5. Cliff WH, Wright AW. Directed case study method for teaching human anatomy and physiology. Adv Phys Educ. 1996;15(1):S19–S28.

6. Dori YJ, Herscovitz O. Question-posing capability as an alternative evaluation method: analysis of an environmental case study. J Col Sci Teach. 1998;36(4):411–430. doi: 10.1002/(SICI)1098-2736(199904)36:4<411::AID-TEA2>3.0.CO;2-E.[Cross Ref]

7. Flynn AE, Klein JD. The influence of discussion groups in a case-based learning environment. Educ Tech Res Dev. 2001;49(3):71–86. doi: 10.1007/BF02504916.[Cross Ref]

8. Herreid CF, Schiller NA, Herreid KF, Wright C. In case you are interested: results of a survey of case study teachers. J Col Sci Teach. 2011;40(4):76–80.

9. Herreid CF. Case studies in science—a novel method of science education. J Col Sci Teach. 1994;23(4):221–229.

10. Herreid CF. The case of the dividing cell. 2003. National Center for Case Study Teaching in science Case Collection. University of Buffalo. [Online.]

11. Knechel WR. Using the case method in accounting instruction. Iss Acc Educ. 1992;7(2):205–217.

12. Lawrence PR. The preparation of case material. In: Andrews KP, editor. The case method of teaching human relations and administration. Harvard University Press; Cambridge, MA: 1953. p. 215.

13. Mayo JA. Using case-based instruction to bridge the gap between theory and practice in psychology of adjustment. J. Construct. Psych. 2004;17:137–146. doi: 10.1080/10720530490273917.[Cross Ref]

14. McNair MP, Hersum AC. The case method at the harvard business school. McGraw-Hill Book Company, Inc.; New York, NY: 1954.

15. Merseth KK. The case for cases in teacher education. AACTE Publications; Washington, DC: 1991.

16. Murray-Nseula M. Incorporating case studies into an undergraduate genetics course. J. Schol. Teach. Learn. 2011;11(3):75–85.

17. Olgun SO, Adali B. Teaching grade 5 life science with a case study approach. J Elem Sci Educ. 2008;20(1):29–44. doi: 10.1007/BF03174701.[Cross Ref]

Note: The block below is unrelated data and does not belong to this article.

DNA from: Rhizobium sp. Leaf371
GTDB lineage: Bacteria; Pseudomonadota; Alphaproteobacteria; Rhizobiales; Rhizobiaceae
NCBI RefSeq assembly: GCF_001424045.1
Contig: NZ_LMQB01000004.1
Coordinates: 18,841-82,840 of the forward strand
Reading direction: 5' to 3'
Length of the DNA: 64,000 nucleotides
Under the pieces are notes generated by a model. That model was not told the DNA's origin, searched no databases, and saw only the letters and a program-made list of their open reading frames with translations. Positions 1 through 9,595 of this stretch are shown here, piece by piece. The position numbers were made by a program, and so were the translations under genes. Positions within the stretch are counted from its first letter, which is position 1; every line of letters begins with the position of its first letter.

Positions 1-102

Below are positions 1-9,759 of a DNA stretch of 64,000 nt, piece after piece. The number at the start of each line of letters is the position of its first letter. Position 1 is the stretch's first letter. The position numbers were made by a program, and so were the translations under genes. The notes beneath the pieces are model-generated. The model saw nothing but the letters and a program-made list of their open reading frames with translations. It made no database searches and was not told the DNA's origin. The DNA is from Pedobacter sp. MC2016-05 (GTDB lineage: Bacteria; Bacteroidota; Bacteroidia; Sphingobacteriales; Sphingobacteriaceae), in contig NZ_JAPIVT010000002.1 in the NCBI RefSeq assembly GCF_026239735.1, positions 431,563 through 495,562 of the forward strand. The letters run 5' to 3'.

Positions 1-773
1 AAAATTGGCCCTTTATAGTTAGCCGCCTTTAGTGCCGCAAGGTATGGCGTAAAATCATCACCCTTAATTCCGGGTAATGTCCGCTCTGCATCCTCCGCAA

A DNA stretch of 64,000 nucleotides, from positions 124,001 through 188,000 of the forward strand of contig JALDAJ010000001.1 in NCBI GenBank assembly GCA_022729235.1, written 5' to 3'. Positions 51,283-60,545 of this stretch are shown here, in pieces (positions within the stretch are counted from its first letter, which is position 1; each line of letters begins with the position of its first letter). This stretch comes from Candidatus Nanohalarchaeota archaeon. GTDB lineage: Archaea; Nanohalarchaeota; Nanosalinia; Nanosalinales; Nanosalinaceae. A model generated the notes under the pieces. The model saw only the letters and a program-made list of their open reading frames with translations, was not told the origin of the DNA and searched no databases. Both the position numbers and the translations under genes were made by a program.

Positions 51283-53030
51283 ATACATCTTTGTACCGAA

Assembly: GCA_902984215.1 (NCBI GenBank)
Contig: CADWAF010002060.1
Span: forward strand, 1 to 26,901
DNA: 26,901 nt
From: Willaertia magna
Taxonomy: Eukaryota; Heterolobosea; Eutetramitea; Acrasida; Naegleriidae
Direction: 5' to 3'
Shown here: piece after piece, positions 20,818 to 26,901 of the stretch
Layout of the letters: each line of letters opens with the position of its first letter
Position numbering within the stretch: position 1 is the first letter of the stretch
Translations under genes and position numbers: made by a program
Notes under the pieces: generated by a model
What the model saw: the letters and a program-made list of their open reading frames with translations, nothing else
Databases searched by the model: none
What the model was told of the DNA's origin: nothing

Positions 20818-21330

18. Pals-Rylaarsdam R. Classic experiments in molecular biology. 2012. National Center for Case Study Teaching in Science Case Collection. University of Buffalo. [Online.]

19. Pintrich PR, Schunk DH. Motivation in education: theory, research, and applications. Merrill Prentice-Hall; Upper Saddle River, NJ: 2002.

20. Seymour E, Wiese D, Hunter A, Daffinrud SM. Creating a better mousetrap: on-line student assessment of their learning gains; National Meeting of the American Chemical Society; San Francisco, CA. 2000.

21. Tomey AM. Learning with cases. J Cont Educ Nurs. 2003;34(1):34–38.[PubMed]

22. Wolter BHK, Lundeberg MA, Kang H, Herreid CF. Students’ perceptions of using personal response systems (“clickers”) with cases in science. J Col Sci Teach. 2011;40(4):14–19.

23. Yadav A, et al. Teaching science with case studies: a national survey of faculty perceptions of the benefits and challenges of using cases. J Col Sci Teach. 2007;37(1):34–38.

24. Yalçınkaya E, Boz Y, Erdur-Baker Ö. Is case-based instruction effective in enhancing high school students’ motivation toward chemistry? Sci. Edu. Int. 2012;23(2):102–116.

25. Yee W, Bonney KM. Bonding with the tutor: how to stick together in chemistry. 2015. National Center for Case Study Teaching in Science Case Collection. University of Buffalo. [Online.]